UTD Launches First Rocket

Shriya Vyasam
Mercury Staff

The American Institute of Aeronautics and Astronautics at UTD made history on Nov. 19 when they became the first organization on campus to launch a high-powered rocket.

AIAA launched the rocket in Gunter, Texas at the Dallas Area Rocket Society, an organization dedicated to giving students an opportunity to explore their aeronautical interests. Groups from different high schools and colleges came together to launch rockets built from scratch. The organization also hosts monthly launches with three types of rockets: model rockets that are generally smaller in size, mid powered rockets that are more powerful and run on ammonium perchlorate and high-powered rockets that require a certification.

AIAA is a nationally recognized organization with many branches, one of which is at UTD. Students interested in aeronautics can explore their interests and be part of a community that supports their passion. The club makes up for UTD having removed the aerospace program many years ago. Since this is the first rocket launch, the team had to research all the foundational information and build from ground up.

The rocket was named T3R1 — or Terry —built to be 3.125 inches in diameter and 57 inches in length. Many of the components were manufactured using a laser cutter and 3D printer. The process began during the spring 2022 semester and because AIAA had never launched a rocket before, the team learned everything from scratch from resources at makerspace in SPN. Junior computer science major Alejandro Garcia was the structural lead for this project and senior mechanical engineering major Muhammad Shoaib Moosa was the lead engineer, overseeing the development of the manufacturing and design plan.

“In fact, besides the motor, all of our components were built in-house,” Moosa said. “I determined the dimensions of the rocket by doing a preliminary design on open rocket and settled on what works best for us.”

Inside the rocket was an avionics system, which monitors the rocket’s altitude during the flight and compares the rocket’s real apogee — maximum altitude — with the projection from prior simulations. The data are then used to improve future launches. Sophomore computer engineering major Emmanuel Llanes, the electronics lead, explained how Arduino Nano drove the L1 rocket’s avionics system. Arduino Nano, a multicontroller, uses a program to interact with a pressure sensor and SD card module with data for analysis.

“During the rocket’s flight, the pressure sensor continuously collects atmospheric pressure and uses this data to compute the rocket’s altitude over time,” Llanes said. “The Arduino extracts this altitude data and saves it onto an SD card that is loaded on the SD card module.”

Only one concern caught the team’s attention during the launch — the timing of the parachute deployment. The parachute was expected to deploy at apogee but instead deployed a few seconds later. They had previously performed simulations to test various aspects of the launch, one of them being the deployment, which was why this delay was a surprise.

“We realized the weight of the rocket was less than the rocket on the software that we did the simulations on, which may have caused the rocket to reach apogee faster than we anticipated,” Moosa said. “The ejection charge was set at the 10 second mark, the rocket was way into descent when the ejection charge occurred.”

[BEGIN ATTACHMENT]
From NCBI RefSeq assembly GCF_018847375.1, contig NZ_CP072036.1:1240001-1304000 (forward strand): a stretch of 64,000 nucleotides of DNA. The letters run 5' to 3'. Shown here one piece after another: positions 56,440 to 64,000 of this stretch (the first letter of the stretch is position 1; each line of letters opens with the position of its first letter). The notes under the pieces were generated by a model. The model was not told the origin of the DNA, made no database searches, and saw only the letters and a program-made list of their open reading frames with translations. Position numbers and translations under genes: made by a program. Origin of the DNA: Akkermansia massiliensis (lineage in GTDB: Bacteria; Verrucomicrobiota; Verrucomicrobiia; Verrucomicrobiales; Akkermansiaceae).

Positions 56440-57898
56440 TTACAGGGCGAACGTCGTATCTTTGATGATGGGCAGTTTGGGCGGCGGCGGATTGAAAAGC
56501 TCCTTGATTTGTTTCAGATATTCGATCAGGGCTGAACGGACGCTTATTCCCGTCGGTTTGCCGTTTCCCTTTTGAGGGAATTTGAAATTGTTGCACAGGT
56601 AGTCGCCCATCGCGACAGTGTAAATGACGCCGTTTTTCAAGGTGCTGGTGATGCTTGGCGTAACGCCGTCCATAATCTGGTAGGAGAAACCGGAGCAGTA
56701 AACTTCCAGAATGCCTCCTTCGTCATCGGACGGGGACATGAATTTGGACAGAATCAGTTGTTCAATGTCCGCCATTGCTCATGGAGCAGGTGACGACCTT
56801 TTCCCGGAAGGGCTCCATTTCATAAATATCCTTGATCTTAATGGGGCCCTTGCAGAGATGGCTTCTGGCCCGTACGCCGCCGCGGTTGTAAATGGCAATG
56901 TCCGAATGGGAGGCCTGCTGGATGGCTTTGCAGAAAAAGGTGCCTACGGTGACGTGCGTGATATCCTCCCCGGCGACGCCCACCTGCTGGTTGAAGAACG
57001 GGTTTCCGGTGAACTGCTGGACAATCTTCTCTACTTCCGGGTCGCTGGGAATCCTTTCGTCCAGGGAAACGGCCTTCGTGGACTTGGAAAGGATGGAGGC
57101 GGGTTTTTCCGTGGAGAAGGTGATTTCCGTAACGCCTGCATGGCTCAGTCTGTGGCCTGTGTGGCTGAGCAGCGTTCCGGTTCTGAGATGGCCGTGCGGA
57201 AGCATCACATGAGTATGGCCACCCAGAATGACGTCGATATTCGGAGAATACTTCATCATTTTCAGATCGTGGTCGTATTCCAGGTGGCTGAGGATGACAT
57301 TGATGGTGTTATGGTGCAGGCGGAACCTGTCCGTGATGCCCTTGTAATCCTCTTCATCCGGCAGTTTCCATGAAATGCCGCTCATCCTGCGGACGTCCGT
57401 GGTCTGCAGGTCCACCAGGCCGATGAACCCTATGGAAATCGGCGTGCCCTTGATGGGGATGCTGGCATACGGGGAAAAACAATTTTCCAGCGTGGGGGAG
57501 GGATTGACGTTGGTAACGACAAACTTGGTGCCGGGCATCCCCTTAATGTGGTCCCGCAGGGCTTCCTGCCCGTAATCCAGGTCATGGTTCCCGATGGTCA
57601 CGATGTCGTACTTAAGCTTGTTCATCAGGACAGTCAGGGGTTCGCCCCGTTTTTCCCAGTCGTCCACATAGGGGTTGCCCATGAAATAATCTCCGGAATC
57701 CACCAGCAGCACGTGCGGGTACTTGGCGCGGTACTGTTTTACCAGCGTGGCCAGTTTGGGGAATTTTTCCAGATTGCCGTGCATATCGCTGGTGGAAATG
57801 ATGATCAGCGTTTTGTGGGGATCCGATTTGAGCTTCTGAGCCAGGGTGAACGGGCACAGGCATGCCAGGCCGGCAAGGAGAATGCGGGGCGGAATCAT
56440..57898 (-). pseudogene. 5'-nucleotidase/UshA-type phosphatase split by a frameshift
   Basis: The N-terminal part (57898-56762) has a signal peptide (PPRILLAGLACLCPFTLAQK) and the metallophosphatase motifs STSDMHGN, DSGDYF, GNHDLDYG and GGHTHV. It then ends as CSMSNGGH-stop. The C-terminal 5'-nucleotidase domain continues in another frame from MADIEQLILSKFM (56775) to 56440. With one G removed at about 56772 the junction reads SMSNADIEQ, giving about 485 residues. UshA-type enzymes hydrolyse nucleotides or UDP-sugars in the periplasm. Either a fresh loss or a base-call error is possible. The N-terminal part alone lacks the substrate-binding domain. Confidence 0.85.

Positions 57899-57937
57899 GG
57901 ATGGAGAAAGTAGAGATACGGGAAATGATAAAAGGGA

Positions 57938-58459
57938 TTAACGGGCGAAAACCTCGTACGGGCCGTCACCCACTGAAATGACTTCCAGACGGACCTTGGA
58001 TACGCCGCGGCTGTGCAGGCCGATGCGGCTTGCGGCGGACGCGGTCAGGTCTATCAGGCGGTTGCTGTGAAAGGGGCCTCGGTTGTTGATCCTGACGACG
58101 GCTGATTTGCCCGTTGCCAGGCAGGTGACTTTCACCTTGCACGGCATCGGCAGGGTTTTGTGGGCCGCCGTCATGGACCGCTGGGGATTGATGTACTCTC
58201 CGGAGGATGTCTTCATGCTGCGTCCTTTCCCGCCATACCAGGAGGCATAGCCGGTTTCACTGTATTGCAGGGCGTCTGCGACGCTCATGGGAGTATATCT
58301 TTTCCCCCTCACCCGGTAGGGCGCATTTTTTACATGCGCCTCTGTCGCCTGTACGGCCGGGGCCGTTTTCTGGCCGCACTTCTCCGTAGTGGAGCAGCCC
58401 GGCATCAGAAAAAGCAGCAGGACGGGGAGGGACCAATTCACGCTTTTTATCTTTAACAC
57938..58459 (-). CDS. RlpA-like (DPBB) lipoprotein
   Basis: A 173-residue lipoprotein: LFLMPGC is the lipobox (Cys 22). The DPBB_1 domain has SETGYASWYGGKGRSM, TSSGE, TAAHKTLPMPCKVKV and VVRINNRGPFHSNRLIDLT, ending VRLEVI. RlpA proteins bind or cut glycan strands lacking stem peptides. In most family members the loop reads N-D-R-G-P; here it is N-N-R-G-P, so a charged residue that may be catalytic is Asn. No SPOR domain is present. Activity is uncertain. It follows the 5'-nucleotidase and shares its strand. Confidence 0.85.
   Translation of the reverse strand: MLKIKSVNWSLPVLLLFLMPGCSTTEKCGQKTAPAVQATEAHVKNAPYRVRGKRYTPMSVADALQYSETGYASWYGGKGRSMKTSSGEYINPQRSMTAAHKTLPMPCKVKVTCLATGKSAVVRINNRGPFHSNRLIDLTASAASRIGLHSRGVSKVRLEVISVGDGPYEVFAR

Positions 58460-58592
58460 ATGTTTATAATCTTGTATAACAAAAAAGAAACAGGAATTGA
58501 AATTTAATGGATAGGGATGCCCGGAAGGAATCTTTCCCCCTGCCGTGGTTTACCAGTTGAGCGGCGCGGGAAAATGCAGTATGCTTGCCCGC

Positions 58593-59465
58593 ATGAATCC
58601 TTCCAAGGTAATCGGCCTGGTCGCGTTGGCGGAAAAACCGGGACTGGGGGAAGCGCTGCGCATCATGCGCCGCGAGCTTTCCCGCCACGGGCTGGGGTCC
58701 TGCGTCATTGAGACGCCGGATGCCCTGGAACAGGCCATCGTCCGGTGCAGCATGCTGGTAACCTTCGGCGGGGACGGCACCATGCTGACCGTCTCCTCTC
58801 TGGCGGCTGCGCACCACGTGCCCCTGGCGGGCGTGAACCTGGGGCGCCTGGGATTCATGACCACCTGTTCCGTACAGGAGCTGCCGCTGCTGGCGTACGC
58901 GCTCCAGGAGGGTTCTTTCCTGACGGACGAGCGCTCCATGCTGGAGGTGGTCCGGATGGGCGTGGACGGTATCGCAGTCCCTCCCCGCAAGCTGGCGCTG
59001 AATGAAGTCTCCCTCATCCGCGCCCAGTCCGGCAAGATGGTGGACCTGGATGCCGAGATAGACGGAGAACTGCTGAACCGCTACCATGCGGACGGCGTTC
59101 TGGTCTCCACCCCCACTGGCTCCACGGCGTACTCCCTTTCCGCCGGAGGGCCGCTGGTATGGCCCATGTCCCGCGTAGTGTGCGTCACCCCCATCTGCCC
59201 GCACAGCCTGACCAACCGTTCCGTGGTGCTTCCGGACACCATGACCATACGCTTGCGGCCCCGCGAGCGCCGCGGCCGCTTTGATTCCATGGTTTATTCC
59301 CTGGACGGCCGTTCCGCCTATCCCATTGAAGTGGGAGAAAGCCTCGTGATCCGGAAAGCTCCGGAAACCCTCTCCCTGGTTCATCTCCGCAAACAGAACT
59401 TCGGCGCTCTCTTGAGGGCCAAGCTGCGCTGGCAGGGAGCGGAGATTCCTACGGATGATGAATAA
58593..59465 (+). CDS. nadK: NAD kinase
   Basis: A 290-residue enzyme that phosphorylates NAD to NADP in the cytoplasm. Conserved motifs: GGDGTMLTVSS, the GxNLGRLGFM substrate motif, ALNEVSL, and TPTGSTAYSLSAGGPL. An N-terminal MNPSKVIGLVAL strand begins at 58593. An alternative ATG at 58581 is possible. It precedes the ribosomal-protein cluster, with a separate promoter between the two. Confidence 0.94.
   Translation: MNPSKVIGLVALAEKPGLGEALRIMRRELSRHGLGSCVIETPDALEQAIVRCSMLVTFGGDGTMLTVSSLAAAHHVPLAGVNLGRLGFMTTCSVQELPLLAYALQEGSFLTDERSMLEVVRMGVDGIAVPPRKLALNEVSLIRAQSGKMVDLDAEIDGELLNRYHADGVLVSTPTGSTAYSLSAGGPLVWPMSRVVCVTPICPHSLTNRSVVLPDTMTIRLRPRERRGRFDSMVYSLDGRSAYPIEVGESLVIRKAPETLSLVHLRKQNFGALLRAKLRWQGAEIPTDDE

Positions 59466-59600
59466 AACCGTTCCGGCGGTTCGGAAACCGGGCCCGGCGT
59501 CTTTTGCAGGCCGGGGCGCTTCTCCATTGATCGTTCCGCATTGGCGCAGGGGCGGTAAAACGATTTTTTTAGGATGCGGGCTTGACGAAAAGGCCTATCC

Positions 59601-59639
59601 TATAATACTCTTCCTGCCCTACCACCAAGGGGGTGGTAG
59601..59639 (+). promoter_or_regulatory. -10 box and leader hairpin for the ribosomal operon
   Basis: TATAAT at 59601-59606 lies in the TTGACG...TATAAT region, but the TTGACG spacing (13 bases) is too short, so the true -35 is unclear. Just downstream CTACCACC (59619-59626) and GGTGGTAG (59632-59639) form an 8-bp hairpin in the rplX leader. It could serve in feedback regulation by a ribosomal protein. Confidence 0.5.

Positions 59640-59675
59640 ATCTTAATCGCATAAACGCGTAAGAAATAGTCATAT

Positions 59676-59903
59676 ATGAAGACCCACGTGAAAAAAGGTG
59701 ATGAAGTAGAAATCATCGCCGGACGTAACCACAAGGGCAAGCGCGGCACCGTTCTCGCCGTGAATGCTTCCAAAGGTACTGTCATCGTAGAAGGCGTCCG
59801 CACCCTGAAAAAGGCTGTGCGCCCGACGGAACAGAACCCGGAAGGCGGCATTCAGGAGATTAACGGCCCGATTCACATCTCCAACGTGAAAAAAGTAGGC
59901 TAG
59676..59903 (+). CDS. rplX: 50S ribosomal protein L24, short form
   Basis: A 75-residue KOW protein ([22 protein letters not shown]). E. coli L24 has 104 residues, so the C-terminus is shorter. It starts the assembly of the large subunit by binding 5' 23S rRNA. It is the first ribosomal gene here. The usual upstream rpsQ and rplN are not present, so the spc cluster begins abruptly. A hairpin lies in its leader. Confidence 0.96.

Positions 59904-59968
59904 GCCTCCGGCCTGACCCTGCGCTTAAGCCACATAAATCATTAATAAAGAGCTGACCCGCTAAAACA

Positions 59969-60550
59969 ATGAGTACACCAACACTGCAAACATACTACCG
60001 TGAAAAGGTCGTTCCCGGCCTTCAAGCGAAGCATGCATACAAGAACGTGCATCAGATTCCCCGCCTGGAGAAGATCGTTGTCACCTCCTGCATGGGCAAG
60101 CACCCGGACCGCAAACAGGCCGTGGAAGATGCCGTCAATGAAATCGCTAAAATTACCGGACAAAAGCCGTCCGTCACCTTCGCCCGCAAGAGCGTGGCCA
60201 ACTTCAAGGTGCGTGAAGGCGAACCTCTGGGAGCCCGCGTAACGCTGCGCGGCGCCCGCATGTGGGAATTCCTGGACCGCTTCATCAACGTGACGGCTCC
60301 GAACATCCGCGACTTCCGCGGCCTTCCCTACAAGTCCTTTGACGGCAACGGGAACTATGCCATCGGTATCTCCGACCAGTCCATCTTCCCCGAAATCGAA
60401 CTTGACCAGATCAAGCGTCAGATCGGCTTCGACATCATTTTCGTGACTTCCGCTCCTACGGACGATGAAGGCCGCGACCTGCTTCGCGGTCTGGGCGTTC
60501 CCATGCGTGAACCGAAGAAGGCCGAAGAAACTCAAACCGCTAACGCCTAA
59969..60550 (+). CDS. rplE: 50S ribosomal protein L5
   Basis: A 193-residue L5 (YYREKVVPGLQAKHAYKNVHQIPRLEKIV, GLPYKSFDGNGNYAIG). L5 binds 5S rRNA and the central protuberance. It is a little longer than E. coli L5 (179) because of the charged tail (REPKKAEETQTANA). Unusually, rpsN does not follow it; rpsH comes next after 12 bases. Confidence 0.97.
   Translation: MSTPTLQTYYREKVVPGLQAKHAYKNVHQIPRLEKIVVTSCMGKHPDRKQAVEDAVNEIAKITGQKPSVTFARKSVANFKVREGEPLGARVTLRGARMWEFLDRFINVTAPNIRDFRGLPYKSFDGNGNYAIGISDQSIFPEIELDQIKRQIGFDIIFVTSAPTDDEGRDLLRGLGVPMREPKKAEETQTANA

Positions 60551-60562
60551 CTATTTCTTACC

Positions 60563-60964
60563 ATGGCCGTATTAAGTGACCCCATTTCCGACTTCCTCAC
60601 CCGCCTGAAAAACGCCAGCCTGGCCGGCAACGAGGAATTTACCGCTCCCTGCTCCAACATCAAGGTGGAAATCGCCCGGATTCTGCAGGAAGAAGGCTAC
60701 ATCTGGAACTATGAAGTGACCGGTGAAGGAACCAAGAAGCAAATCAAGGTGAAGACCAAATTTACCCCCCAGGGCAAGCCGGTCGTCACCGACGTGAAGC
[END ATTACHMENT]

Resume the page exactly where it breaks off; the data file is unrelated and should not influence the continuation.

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The launch sets a trajectory for more launches in the upcoming months, with a high bar for UTD’s growing aerospace community. NASA holds a student launch initiative where college teams, which AIAA hopes to participate in.

“Future plans include launching an l2 rocket as a team and then participating in some competitions such as NASA student launch and the Spaceport America Cup,” Kahler said. “We will have second and third l1 launches for the teams that haven’t gotten certified on Dec. 17 and Jan. 23.”

George Sprague, the president of the Dallas Area Rocket Society, played a vital role in both the rocket building process and the launch itself. Sprague has had an interest in rockets since a young age.

“I saw a sign that said high powered rockets, Dallas Area Rocket Society,” Sprague said, “… and thought high powered — what in the world is that? Now I got to go investigate this, and I went and saw my first launch like this with high powered rockets. And my credit card hasn’t been the same ever since.”

UTD AIAA includes subgroups that work on different projects. TEKCOR is a group that works on rocketry, and other groups focus on drones or professional and technical enrichment. TEKCOR is made up of different teams that each build their own rocket and obtain rocket certifications. Each group has people working on coding payload and physically building the rocket. Senior electrical engineering major Rachel Kahler, president of AIAA, talks about how the club provides a community for students interested in aerospace.

“It’s to have sort of an aerospace presence at UTD since we don’t really have a program for it … it’s funny because there are so many people that are interested in it,” Kahler said. “I wish that we had a program for it because a lot of people are mechanical engineers, but we don’t really have an aerospace avenue for them.”

With the lack of true aerospace studies at UTD, AIAA hopes to expand their community on campus and show their interest in having an official program at the school.


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Excellent article!

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